North High’s Kaye named Teacher of the Year
Administrators, teachers, the media and others poured into Matthew Kaye’s classroom on Tuesday morning, where he was conducting a class.
It was a big occasion, so big they delayed next period.
Kaye was awarded the Lee County Public School’s Teacher of the Year on Tuesday for his work as an advanced international certificate of education U.S. History and advanced geography teacher at North Fort Myers High School.
Kaye knew he was a finalist, but when he saw the people come pouring into the classroom, it was a bit of a shock.
“It was overwhelming, humbling and surreal. I know how many great educators we have in this district and how great they do daily,” Kaye said. “I tried to be balanced today. I said I really wanted to win this, but at the same time there are a lot of great professionals out there. It was a special moment.”
Kaye also spoke of what it means for North High for teachers and students, as fellow teacher Jacqueline Curls was also named a finalist, making North the only school in Lee County with two finalists.
“It says we’re a great school with a lot to be proud of here. Our kids are amazing. They push us to be better. We can’t show up for class unprepared. They’ll let you know,” Kaye said. “The culture here is about coming together and achievement.”
Superintendent of Schools Greg Adkins presented Kaye his award, while others presented him with balloons, bouquets, and lots of swag from movie tickets to gift certificates at restaurants.
Kaye graduated from Fort Myers High School in 2002 from the IB program and attended Flagler College in St. Augustine, graduating in 2006.
After graduation he went to teach for the Lee County School District, first at Lehigh Senior High School for five years before going to North in 2011, where his wife and fellow Green Wave grad, Kassidy, worked.
At Lehigh, he was mentored by Dr. Judi Hughes, a retired administrator for the school district. She said from the beginning she knew he had something special.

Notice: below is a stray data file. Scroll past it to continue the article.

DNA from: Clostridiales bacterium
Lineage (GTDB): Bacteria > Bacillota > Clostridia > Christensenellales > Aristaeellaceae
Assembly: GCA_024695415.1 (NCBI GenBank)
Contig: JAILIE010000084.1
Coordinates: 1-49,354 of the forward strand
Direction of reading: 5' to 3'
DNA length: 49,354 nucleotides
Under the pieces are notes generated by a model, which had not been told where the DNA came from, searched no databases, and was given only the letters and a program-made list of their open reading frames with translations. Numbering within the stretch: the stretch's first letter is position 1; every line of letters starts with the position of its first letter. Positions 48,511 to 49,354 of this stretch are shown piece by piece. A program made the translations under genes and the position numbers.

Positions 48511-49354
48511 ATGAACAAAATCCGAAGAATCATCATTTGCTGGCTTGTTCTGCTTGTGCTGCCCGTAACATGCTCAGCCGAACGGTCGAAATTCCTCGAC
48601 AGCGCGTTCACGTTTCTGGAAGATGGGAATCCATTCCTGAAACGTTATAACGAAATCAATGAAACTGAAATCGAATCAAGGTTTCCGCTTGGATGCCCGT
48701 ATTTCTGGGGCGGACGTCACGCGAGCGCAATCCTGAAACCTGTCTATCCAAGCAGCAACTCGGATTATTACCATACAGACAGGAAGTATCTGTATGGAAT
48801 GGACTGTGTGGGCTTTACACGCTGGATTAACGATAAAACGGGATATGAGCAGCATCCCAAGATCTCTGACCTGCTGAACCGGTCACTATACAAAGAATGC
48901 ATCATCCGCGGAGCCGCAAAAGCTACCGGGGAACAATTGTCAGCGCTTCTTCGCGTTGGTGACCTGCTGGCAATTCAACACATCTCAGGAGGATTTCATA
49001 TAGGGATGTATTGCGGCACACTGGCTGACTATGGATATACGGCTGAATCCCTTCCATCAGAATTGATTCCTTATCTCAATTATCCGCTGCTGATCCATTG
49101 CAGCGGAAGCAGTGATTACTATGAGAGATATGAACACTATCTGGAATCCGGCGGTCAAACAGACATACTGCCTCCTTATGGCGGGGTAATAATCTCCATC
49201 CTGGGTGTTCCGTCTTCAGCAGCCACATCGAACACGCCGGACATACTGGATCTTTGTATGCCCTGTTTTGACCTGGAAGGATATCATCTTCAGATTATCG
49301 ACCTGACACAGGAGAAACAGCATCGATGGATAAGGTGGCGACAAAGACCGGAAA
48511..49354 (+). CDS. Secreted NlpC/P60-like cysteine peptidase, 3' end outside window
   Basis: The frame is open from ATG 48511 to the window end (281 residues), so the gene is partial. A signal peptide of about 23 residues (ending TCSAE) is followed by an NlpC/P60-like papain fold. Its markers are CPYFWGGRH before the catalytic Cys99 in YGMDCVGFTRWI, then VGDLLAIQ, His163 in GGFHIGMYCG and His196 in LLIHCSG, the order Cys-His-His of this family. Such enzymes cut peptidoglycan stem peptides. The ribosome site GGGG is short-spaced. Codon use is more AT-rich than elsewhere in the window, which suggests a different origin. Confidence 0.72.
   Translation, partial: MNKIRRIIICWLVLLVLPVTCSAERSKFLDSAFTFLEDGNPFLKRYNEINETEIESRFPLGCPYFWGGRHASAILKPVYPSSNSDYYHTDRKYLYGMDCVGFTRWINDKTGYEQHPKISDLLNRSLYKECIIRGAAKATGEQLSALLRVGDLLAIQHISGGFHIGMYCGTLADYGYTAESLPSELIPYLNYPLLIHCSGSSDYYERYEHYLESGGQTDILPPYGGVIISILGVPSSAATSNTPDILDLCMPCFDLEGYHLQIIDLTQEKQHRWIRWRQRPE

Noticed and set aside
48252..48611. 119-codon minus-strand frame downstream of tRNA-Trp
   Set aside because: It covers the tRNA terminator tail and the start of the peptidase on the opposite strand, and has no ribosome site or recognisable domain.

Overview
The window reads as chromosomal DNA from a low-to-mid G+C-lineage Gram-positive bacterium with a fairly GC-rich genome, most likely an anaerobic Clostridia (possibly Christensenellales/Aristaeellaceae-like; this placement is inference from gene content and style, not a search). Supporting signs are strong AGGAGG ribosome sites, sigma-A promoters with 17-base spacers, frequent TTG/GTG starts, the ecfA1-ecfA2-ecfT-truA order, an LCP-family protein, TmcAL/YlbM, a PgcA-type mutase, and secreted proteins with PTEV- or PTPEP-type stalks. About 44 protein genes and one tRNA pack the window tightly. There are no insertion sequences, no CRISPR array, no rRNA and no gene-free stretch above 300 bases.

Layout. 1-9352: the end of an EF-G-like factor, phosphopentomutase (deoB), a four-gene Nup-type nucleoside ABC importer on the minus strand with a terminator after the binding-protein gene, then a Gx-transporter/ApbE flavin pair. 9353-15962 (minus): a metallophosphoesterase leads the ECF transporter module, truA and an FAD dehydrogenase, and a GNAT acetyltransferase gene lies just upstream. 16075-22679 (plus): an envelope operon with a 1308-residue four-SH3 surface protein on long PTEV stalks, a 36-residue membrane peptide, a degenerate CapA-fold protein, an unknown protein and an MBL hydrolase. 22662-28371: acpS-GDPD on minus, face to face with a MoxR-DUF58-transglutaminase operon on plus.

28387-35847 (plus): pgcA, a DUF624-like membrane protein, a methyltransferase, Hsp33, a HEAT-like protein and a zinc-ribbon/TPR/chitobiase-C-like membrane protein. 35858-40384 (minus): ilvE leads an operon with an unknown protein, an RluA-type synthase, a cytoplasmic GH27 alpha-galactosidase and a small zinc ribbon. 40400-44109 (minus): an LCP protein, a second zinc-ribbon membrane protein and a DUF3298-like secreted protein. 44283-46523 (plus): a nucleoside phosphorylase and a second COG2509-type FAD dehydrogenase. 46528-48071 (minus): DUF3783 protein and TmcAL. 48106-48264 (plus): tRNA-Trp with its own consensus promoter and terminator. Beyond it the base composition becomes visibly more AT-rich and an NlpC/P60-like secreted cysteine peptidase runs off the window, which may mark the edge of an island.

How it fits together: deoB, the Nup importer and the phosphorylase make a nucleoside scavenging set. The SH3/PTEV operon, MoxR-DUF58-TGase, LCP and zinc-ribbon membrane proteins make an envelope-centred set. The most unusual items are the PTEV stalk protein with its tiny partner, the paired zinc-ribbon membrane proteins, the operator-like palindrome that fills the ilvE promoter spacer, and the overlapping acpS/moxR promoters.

“I knew with some guidance and getting him on the right path that he was going to be something outstanding,” Hughes said. “There was always something special about him because he realized it doesn’t matter to kids how much you know until you know how much they care.”
While teaching, he earned a masters degree in history at Florida Gulf Coast University and is now working on his doctorate.
Kaye is no stranger to awards. He has gone through the Golden Apple process, being named Teacher of Distinction, and was named Teacher of the Year by the Lehigh Acres Chamber of Commerce. But nothing compared to this.
Adkins said Kaye is a dynamic teacher who was deserving of the honor.
“He really engages his students. The award recognizes the pinnacle of our profession. This is about teachers who do great things for the kids, so this is quite an honor,” Adkins said.
North High principal Matt Mederios said the award not only recognizes Kaye, but the high school and the work that’s going on.
“It’s a reflection of the excellent teaching going on here. We have many teachers who deserve this recognition,” Mederios said. “He has the ability to bring out the most from his students. He gets them engaged in their education and holds them accountable for their learning.”
And what did the students think of Kaye winning the award? They were among the first to applaud.
On this day, they were asked to make playlist of the decade they’ve just gone through, with one song that captures that year in different ways.
“We were all really proud of him when everyone came into the room. It was so exciting,” said Billy Thurston. “He makes learning fun and really connects with us individually and makes us feel special.”
“I am so proud of him. He’s one of my favorite teachers at North. I love his class. I learn so easily from him,” said junior Megan Fonack. “He really understands teenagers and he gets out humor. He breaks things down and understands the way we think and makes everything so easy.”
Kaye said the feeling was mutual.
“The most inspirational part of my job is being able to come here and work with these kids every day. They push me and inspire me and this is an honor for them,” Kaye said.